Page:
12. 12. AMERICANIZATION IN SOUTH KOREA 12 Understanding and evaluating the power dynamics that exist between English and another cultures language, especially when the “other” culture has to place increasing importance on English, is incredibly important when thinking about English education. This understanding can turn a regular classroom into a prime example of linguistic colonization and creates a new power dynamic between native-speaking English teachers (particularly Americans) and the students who are studying. We have to ask if it is disconcerting that “if Korea is to function effectively as a nation in the era of globalization, Korean people must be able to communicate effectively in English” is an accepted fact in South Korea (Chang, 2009, p. 94). What role then does this massive group of educators, and eventually me, play in South Korea? After concluding my research on the English language and its colonizing and class dividing effects, I couldn’t help but feel a little hopeless when thinking about this question. I thought about my choices as an English teacher and how I, as a white American, could possibly help this inbalance in power dichotomies. After some thought, I came up with a few solutions that I will posit here, and whereas they are not yet fully developed, they are definitely promising new points of research on this topic. First, I realized that I had already taken the first step by doing my research and making myself aware of the issue. My native-English speaking status is a privilege that affords me more dominance and opportunities than others who do not have native access to this language. To combat privilege and social justice issues, understanding when I am benefiting from this privilege is essential. Since I am aware, I can now spread that awareness to others, especially other English teachers. That is incredibly important because then a community is created that could work together to ameliorate this issue. Secondly, through my certification class to teach English, we discussed at great length the value of non-native English speaking teachers.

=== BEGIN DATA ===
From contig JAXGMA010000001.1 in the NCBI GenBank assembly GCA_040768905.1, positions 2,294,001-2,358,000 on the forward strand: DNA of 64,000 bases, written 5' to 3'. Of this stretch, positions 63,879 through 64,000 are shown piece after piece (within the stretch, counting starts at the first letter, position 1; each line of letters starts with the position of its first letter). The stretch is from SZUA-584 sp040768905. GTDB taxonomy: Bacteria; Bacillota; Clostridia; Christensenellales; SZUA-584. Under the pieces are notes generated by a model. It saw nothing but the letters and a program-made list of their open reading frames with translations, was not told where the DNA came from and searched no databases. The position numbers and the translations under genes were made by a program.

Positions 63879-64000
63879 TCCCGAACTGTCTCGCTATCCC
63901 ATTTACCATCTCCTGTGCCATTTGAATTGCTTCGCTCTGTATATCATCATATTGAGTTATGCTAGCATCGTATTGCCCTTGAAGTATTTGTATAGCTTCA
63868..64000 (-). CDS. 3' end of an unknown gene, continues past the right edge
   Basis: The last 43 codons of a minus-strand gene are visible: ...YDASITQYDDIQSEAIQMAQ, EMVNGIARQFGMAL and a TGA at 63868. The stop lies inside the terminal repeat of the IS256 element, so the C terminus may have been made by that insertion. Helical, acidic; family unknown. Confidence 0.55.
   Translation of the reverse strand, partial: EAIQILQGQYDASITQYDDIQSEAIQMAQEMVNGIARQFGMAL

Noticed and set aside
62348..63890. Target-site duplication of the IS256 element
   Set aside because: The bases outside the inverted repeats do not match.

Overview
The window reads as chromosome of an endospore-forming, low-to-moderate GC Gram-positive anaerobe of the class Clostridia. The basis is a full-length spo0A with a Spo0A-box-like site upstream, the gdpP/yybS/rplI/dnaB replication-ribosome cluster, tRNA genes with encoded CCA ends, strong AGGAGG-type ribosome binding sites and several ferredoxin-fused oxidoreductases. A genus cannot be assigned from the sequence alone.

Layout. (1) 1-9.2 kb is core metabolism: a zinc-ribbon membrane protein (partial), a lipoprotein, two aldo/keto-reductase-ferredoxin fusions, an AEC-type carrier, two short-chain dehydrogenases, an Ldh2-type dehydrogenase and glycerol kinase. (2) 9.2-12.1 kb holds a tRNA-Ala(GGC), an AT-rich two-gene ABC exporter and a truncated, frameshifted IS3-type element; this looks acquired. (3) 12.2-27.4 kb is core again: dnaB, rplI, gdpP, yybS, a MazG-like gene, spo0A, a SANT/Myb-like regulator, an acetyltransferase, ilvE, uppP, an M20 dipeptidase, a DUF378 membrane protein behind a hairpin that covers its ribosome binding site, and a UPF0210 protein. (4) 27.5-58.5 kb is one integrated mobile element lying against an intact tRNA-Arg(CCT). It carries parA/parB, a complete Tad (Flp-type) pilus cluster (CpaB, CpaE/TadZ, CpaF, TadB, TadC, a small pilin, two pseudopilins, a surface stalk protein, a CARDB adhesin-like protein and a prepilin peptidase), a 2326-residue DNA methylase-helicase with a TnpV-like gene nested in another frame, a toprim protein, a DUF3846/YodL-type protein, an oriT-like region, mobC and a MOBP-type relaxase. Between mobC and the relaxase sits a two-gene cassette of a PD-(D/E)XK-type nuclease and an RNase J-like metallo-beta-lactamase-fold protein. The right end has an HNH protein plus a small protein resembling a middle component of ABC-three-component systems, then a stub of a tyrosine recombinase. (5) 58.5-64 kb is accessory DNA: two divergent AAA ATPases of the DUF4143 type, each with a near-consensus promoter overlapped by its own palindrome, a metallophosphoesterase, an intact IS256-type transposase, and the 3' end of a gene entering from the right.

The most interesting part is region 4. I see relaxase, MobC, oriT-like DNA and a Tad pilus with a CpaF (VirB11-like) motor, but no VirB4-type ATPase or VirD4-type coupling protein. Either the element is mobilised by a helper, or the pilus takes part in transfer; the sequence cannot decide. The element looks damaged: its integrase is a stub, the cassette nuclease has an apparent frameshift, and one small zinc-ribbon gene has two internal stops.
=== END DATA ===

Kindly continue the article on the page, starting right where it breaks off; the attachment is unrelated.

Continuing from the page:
13. 13. AMERICANIZATION IN SOUTH KOREA 13 However, there is a lot of discrimination against teachers who are not white or not from an English-speaking country, teaching English. There are many cases of these teachers not being taken seriously by the students or experiencing discrimination from their coworkers or possible employers. I could definitely promote the values of these non-native speakers, and Korea could shift to a co-teaching approach, combining native and non-native (especially Korean) speaking teachers, since both native and non-native speakers have a lot to offer in the classroom; this can mitigate white dominance in this field. It is also extremely narrow to assume that Koreans only continually accept and receive this American dominance. With so many teachers traveling there, they are no doubt learning amazing things while living and working with Koreans; this is a two-way street of cultural exchange. Yes, native-English speakers receive this opportunity through our language opportunities, but if we are aware of this issue and take this opportunity to expand our world view and learn as much as we can about Koreans unique culture, then Koreans are equally placing their mark on us as well. Further research is required to gauge how effective this cultural exchange could be to mitigate the effects of this linguistic/cultural colonization, but one can already see this starting to form in English teachers through their promotion of Korean culture through blogs, articles, and even through experiencing “reverse-homesickness” for South Korea. Reverse homesickness is when people who have traveled or taught in Korea (or any country) experience a withdrawal from the life they had adapted to abroad and have difficulty coping with their host culture. By Westerners returning home and becoming “homesick” for South Korea, this shows the positive and expanding affect the country has on us. By learning and showing a true appreciation for the culture, Koreans also teach and affect us. Furthermore, more foreigners are learning the Korean language because of the opportunities they have created for English